But still, why should readers spend considerable
amounts of their leisure time reading about a dead, misogynistic, mean, mad,
self-absorbed musician? Why be interested in a man who often disdained his
audiences by performing with his back to them? As with any life, Davis'
was neither completely good nor bad. But he is one of an extremely small
percentage of people who lived life by their own rules, outside of conventional
dictates, and got away with
Thus, part of the fascination with his life is
voyeuristic, kind of like the
experience of observing an alien life form, or nature videos of insect life
and wild animals in their natural habitats, but at a safe distance from any
harm they might inflict. It is enthralling to learn the inner workings of a
man who would not bend, compromise or accommodate others in any way. Ever.
An especially fascinating component of Miles and Me is Troupe's theory about the "unreconstructed black man". "Miles was what I call an "unreconstructed black man". One who is someone who doesn't take [abuse] from no one Unreconstructed black men don't have the manners of their reconstructed "Negro" brethren, who are always trying to put a "civilized" face on their blackness, especially in the company of white folks. Unreconstructed black men will have none of this; they will not play the farcical game they consider beneath them This "unreconstructedness" can cause strange personality quirks that manifest in a self-centered way of looking at things. Miles had many of these quirks. Everything revolved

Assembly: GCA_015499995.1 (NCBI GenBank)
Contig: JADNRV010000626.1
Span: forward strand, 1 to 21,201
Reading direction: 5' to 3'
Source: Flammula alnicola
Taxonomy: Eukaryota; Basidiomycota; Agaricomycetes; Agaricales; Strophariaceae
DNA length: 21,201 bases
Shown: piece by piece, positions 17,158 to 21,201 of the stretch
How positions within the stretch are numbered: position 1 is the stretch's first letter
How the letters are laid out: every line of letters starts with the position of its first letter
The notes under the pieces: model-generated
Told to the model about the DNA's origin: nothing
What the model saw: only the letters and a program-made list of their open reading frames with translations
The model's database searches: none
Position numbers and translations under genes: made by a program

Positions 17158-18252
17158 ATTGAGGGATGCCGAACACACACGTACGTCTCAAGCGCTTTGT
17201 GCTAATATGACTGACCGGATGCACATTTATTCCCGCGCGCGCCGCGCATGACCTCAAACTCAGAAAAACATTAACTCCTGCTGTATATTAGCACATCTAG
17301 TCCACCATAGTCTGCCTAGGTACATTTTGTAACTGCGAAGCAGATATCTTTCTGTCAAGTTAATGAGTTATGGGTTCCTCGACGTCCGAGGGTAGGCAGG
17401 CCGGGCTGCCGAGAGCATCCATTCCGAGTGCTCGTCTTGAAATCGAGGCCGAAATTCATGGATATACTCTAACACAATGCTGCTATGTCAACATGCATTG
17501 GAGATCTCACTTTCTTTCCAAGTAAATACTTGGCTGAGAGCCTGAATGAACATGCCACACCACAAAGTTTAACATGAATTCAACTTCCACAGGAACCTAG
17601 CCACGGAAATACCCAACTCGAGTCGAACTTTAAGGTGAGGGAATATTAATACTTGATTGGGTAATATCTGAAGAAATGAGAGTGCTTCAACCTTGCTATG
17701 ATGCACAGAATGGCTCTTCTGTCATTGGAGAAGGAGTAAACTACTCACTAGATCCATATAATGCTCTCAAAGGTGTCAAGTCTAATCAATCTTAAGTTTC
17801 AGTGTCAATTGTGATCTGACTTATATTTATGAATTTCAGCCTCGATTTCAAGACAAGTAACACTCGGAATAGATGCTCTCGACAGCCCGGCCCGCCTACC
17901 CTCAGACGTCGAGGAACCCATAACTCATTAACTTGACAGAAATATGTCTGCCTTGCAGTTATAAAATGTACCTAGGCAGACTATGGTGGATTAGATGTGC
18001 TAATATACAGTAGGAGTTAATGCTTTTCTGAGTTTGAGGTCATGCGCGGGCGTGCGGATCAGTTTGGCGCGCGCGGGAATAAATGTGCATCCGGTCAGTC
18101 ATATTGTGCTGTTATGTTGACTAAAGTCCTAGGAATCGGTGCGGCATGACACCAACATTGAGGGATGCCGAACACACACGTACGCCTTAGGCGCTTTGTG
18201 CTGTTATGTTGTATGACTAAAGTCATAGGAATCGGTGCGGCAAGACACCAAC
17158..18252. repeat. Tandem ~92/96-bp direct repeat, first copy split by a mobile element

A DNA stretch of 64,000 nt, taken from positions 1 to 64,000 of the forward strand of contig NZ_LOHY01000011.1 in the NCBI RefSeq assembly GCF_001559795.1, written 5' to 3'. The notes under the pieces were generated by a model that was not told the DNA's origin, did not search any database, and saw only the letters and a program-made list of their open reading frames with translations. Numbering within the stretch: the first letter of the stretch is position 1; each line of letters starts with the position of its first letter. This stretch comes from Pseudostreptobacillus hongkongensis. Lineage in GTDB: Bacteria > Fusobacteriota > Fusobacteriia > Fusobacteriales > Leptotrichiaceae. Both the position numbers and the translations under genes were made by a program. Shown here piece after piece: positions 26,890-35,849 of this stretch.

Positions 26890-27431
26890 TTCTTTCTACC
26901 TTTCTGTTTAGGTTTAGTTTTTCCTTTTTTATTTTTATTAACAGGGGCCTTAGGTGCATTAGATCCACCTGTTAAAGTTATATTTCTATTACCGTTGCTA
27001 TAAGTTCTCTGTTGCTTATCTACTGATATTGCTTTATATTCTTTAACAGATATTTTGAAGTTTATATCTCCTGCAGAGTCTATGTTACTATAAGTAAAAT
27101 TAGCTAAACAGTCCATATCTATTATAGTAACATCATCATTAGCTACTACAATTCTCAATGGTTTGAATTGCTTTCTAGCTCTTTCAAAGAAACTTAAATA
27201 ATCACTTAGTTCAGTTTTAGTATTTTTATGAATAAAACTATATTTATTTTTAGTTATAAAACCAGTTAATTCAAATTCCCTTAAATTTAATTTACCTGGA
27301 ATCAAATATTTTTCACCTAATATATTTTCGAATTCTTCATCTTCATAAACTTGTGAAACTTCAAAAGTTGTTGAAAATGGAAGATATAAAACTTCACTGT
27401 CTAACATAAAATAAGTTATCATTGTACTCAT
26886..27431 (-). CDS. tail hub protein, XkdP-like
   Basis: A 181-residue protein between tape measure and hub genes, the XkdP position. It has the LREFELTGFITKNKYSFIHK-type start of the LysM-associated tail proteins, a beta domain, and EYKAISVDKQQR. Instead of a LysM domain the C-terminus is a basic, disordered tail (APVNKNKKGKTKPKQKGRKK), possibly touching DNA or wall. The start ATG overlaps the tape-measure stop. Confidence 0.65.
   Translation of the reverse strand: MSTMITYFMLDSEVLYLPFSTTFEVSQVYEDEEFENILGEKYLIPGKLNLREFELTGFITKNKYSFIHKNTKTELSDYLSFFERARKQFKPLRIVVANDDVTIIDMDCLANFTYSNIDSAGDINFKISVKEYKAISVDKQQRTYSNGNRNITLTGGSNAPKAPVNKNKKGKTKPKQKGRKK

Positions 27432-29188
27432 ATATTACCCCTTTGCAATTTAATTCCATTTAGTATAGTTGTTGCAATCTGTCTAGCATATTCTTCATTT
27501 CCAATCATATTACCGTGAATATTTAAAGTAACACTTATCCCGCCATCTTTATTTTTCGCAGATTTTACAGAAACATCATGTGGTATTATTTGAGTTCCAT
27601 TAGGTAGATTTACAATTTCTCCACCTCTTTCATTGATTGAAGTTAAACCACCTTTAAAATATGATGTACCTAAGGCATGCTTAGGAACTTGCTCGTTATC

around him and the way he looked at it. No compromises: "Either you do it my way or [forget] you"."
Like Frank Sinatra, Davis did it "his way" and the case could be made that Sinatra was an unreconstructed Italian American man. A similar case could be made for Pablo Picasso. Also like Sinatra and Picasso, Davis could be rude and crude. But unlike unlike these other dead geniuses, memories of Davis are located in a hazier, more marginal place, residing in the netherworld of uncertainty and confusion where mainstream tastes perceive black artists. This is true despite the magnitude of his accomplishments. However it is comforting to realize that Davis' legacy has been continued by Tupac Shakur and dozens of other take-no-prisoners singers, rappers and musicians.
Those who are interested in reading Miles and Me should be aware that roughly 10 percent of Davis spoken words were "M.F.". However 90 percent of his musical output was simply sublime. If only he'd communicated exclusively with his horn
Since his death in 1991 an objective accounting of Davis' place in music is merited. Miles and Me provides this summary of Davis' vast accomplishments including: excellence in composition; creating an environment where other musicians could thrive; instilling a diverse/multicultural approach to his art; and constantly being a leader, innovative and seeking new frontiers. Despite Davis' many personal shortcomings his music eloquently speaks a crystal clear truth that will never be forgotten.